• Last time I had my hair professionally colored: eight weeks ago
  • Hair color at the time of using toner: blonde, but had red-orange-brassy tones to it
  • Product instructions: leave on 20-30 minutes
  • Mixed with 20 volume developer
  • Time toner was left on my hair: 10 minutes for the first patch; 2-3 minutes for the rest of the hair
My mom was a licensed cosmetologist, but hasn't practiced in years. So while she does know a lot, she wasn't sure about toning my already-been-highlighted-for-weeks hair. The first test patch was left on the longest (10 minutes) and it turned the blonde in my hair to a grey-lilac shade. Think Kelly Osbourne. So I looked up this issue and people were said not to leave it in that long -- the box indicates you should leave it on 20-30 minutes -- so I tried it again with the rest of my hair and left it on 2-3 minutes before hopping in the shower. 

It did the same thing to the rest of my hair, and here's why: this is only for hair that's been freshly colored. Also, if you are trying to take the brassiness out of your hair, I'd opt for T-18 instead of T-10 -- I feel like you can get too much of a purple tint if you use it even slightly the wrong way. 

Anyway, my hair is great now, thanks to Aveda color! Just a side note... if you do want to tone your hair, you need to use developer. At first I thought we could avoid this, but to deposit the color, you need to use at least a 10 or 20 developer, depending on what the toner package says. And if you notice that your blonde highlights are more coppery-gold than a pale yellow, it's because your color technician isn't leaving your highlights in for as long as they need to be. Just tell them upfront your hair tends to turn a little yellow/orange and that you think it's because the color never stays on long enough. 

Also, you might be wondering if I looked up how to get rid the purple in my hair. Yes, yes I did. But here's the thing -- the ideas out there would work if my hair was a single process, or in English, all-over color. But because my hair is highlighted, getting the purple out is more difficult. I read that putting hydrogen peroxide in your shampoo will do the trick, but I was hesistant to try it for fear it would strip the other shades in my hair. And we asked a sales rep at Sally's, and she recommended a color corrector, but considering that strips ALL of the color from your hair (not your natural color, but any dye that has been used), I didn't want to do that either, or else all of my highlights and lowlights would be completely gone.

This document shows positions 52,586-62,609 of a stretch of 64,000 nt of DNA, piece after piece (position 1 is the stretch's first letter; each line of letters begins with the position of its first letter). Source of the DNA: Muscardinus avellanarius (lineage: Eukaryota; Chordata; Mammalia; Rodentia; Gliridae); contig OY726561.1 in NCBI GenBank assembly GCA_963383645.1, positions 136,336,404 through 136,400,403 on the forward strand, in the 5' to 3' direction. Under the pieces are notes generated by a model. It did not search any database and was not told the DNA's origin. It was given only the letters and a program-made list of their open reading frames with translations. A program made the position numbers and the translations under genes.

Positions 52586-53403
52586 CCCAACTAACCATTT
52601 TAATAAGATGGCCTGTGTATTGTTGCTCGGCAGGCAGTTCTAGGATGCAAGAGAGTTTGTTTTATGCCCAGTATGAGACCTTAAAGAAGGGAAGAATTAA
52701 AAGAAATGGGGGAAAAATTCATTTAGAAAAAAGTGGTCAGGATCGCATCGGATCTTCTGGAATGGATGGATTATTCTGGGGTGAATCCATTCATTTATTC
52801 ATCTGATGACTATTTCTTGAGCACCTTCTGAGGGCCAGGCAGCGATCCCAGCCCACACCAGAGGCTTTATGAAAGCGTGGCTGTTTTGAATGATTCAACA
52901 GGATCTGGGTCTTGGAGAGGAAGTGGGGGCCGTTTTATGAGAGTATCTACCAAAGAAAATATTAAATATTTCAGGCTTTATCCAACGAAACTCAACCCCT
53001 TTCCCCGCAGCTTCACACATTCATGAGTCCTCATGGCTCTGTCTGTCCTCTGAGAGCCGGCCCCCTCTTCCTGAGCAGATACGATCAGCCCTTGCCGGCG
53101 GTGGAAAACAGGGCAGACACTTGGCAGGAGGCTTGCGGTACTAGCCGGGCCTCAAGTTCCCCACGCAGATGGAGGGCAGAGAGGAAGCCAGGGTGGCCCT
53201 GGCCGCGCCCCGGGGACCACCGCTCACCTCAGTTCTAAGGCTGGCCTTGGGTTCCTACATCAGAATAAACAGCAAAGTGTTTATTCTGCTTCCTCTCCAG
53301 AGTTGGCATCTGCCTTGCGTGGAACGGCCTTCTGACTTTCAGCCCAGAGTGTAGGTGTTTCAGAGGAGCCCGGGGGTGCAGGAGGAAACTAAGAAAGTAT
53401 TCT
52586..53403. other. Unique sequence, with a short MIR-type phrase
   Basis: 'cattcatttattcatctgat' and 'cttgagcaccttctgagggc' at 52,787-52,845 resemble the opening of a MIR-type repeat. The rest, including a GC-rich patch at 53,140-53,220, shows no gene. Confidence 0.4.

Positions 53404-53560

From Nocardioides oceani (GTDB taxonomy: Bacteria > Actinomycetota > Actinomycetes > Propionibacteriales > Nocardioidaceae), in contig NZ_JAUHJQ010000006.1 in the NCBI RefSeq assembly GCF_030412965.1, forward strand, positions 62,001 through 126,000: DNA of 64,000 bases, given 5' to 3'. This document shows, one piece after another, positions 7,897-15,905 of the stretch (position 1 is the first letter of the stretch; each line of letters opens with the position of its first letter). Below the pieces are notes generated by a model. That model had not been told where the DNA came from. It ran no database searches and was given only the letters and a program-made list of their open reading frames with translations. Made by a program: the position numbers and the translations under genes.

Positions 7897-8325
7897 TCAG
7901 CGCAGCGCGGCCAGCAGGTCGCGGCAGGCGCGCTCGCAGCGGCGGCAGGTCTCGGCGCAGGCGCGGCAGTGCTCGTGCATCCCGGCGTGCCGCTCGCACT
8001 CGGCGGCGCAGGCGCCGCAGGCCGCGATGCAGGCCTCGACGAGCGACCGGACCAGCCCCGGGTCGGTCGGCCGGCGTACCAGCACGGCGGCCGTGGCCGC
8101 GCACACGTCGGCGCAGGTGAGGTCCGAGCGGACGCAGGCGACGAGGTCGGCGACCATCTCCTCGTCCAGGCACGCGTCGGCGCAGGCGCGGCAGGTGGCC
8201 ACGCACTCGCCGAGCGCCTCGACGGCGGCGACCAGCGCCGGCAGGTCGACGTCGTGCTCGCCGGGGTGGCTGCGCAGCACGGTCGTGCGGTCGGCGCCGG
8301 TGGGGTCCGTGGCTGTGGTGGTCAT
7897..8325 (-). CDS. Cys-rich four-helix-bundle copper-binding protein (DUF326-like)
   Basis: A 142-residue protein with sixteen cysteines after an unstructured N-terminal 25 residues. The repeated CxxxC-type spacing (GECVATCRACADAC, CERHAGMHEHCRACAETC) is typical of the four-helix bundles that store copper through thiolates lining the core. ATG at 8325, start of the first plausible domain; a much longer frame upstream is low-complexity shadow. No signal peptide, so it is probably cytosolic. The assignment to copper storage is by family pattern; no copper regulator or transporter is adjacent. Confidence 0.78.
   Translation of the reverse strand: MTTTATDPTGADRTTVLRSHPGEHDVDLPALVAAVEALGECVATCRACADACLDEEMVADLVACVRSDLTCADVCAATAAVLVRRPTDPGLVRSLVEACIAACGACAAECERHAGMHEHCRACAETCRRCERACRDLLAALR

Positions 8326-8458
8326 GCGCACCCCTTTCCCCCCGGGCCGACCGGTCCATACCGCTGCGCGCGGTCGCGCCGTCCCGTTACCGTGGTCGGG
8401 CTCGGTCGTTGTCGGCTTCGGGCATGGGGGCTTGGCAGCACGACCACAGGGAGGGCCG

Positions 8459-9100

If you do have brassy hair, try a purple shampoo once a week. DON'T go overboard or else you can have blue or purple hair like I experienced earlier this year! Clairol and Ion have great options to choose from here. I also like L'Oreal's Colorist Secrets Brass Banisher, which is a gloss that leaves your hair shiny and brass-free!

Good luck, and if you have any questions, be sure to comment and I can try to help.


Unknown said...

Thanks so much for this! I bleached my hair but it's still brassy and I was trying to figure out what to do!

Ashley Renee said...

Did you notice any damage from this product? I used it about 6 times, and I LOVE the results, but now I just read a bunch of horror stories about peoples hair literally falling out and I'm kinda trippin....

Unknown said...

I would love to start dying my own hair blonde, and I was super excited when you mentioned a spray that does it for you! My heart sank when you said that this wasn't for brunettes though, because the older I'm getting the darker my hair is. I've tried dying it before and it just turned that brassy color you were talking about. I'll probably just stick to going to salons to get it done.
Hair Salon

Unknown said...